Crickets are the first insect to now be farmed for human consumption in the United States. I'll admit the thought of snacking on cricket flour-based chips is not exactly appetizing. But the process of farming insects over more traditional livestock seems to be less wasteful. Insect farming is a more efficient way of producing dietary protein as it takes much less feed and water to raise insects as compared to cattle. In addition, greenhouse gas emissions from crickets are much lower than with cattle.
Concern over insect farming for human consumption, besides the obvious "yuck" factor, stems from lack of knowledge surrounding potential parasite and pathogen infections in these insects especially since insect farming for human consumption is not currently regulated and insects are often fed food that would not be considered suitable for humans.
Would you try a cricket chip?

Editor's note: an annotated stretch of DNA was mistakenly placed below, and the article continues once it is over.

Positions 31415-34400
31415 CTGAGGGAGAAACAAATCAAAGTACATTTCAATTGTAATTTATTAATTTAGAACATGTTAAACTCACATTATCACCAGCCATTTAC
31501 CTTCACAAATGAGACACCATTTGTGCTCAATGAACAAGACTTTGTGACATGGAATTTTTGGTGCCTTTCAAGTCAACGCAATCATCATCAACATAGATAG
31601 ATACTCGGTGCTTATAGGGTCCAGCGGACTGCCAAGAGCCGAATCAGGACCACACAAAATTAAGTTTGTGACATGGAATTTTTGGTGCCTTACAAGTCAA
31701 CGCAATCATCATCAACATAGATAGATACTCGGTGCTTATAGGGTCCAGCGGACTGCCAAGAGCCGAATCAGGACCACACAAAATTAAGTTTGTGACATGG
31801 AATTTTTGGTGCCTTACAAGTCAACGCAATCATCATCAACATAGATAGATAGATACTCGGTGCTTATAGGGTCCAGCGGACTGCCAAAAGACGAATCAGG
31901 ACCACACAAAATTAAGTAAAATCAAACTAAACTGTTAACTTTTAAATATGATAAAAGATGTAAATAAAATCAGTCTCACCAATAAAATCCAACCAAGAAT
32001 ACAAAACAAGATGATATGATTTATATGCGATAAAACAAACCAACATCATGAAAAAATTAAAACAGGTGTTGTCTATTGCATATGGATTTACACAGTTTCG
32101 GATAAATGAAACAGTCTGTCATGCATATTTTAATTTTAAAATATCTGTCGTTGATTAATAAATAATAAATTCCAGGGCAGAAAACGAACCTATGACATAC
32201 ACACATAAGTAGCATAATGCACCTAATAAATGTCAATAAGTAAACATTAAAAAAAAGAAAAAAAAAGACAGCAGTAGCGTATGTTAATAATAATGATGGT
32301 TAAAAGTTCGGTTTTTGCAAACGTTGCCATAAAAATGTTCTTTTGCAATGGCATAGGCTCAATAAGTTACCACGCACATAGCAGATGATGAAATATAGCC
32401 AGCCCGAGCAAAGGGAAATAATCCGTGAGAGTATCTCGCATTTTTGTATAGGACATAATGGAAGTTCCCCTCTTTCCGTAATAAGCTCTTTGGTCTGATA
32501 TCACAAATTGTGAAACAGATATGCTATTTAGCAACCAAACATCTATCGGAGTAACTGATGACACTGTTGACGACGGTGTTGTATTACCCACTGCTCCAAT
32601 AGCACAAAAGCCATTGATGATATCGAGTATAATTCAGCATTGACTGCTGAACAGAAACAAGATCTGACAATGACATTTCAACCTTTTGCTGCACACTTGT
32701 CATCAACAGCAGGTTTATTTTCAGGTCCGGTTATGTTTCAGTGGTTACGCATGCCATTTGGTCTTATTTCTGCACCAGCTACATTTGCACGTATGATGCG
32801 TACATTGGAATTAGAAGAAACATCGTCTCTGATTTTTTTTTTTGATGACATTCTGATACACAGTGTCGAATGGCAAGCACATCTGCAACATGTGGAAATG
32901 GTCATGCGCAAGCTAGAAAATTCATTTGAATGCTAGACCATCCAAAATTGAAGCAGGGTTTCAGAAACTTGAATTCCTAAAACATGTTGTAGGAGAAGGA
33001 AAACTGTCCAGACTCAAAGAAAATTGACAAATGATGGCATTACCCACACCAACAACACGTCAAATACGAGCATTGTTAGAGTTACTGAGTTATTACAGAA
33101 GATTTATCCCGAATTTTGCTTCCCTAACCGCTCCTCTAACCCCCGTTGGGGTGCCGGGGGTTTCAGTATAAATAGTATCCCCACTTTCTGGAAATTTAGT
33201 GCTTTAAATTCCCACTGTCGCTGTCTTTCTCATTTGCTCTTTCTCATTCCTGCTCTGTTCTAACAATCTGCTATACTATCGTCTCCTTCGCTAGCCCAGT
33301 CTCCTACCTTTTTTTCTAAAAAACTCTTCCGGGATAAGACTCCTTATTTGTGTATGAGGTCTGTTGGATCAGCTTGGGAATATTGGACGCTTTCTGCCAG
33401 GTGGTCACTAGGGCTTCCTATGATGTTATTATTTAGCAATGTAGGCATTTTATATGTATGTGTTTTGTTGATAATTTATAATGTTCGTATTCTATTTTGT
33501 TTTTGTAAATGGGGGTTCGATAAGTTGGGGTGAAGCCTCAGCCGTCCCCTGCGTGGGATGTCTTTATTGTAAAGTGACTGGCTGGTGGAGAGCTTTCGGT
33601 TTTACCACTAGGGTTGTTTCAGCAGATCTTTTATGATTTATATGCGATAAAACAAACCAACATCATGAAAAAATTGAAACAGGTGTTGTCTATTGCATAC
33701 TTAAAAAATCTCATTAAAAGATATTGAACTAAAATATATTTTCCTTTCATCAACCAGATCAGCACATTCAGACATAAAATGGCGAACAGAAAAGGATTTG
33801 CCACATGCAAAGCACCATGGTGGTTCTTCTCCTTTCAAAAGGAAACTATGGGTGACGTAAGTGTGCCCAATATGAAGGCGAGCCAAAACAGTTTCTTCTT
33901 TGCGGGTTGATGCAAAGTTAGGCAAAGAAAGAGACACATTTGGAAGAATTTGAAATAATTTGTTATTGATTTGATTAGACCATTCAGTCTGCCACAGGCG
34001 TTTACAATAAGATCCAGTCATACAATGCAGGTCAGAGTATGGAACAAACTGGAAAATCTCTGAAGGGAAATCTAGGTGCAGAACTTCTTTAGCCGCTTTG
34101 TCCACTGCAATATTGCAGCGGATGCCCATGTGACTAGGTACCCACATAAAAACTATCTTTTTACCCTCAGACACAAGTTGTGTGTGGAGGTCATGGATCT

Sure, I've eaten a few, why not. I was keeping leopard geckos and ate a couple of the crickets I fed them, out of curiosity I guess. Crunchy, didn't taste like much. Slight hint of nuts maybe but most just bland crunch.
I've read that here are chefs that buy them live, feed them spirolina and fry them up. They are reported to taste a bit of spriolina and whatever oil they are fried in.
Of course, if you want to put people off crickets show video of a horsehair worm emerging from a cricket.
Just a picture and explanation:
No risk for humans but it raises the ick factor sky high for a lot of people. People are sensitive to such presentations. A video of a slaughterhouse, not even one intended to put people off meat, had a friend unable to look a hamburger in the eye for most of a year.
This is an interesting article about Flucker Cricket Farns, with some recipes at the end.
Yes, y not,
I've eaten grasshoppers fried in chili oil as a main dish - whole, not processed into "chips", i.e., you have to pull the head and attached gizzard off each one - and they are quite tasty. Of course, packing peanuts fried in chili oil are also quite tasty.
Eat bugs, you know it makes sense..... (think of the size of the farms, for one thing).... The cricket chips look interesting, anyway, even if they don't look particularly appetising....
Since we're not doing so well at curbing our ever-rising population, farming insects sounds like a solution to the problem of how to feed everyone. However, selling the idea will be a major hurdle. I'll stick with my veggies and beans.